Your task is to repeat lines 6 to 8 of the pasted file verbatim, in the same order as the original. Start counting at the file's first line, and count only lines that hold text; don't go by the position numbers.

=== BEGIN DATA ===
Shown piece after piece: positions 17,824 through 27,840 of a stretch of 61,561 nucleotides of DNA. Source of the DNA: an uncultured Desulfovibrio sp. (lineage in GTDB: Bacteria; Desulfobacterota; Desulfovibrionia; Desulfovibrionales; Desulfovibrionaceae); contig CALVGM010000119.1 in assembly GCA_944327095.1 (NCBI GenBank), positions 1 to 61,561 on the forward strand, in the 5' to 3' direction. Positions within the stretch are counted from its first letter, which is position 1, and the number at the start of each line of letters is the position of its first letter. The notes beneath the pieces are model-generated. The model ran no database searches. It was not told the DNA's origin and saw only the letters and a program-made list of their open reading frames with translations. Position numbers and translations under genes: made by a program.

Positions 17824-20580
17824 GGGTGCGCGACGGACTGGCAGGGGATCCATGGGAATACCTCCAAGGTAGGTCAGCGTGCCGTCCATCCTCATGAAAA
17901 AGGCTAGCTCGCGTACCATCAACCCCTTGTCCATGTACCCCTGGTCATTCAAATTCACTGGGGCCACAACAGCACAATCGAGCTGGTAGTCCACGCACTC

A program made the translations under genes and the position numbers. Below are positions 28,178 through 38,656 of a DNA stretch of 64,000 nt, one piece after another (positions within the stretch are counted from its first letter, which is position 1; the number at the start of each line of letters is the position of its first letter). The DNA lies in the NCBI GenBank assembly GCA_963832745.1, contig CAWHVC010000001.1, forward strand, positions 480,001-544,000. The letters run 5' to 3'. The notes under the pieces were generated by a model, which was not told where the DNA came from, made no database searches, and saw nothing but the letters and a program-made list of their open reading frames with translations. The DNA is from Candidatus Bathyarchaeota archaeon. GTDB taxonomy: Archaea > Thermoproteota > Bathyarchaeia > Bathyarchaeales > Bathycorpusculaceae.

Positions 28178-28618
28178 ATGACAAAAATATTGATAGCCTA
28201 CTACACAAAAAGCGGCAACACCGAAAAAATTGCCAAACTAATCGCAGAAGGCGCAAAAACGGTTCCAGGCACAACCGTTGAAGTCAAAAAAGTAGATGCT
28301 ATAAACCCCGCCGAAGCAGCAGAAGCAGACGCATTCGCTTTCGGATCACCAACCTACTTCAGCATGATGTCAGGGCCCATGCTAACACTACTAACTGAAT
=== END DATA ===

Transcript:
Positions 28178-28618
28178 ATGACAAAAATATTGATAGCCTA
28201 CTACACAAAAAGCGGCAACACCGAAAAAATTGCCAAACTAATCGCAGAAGGCGCAAAAACGGTTCCAGGCACAACCGTTGAAGTCAAAAAAGTAGATGCT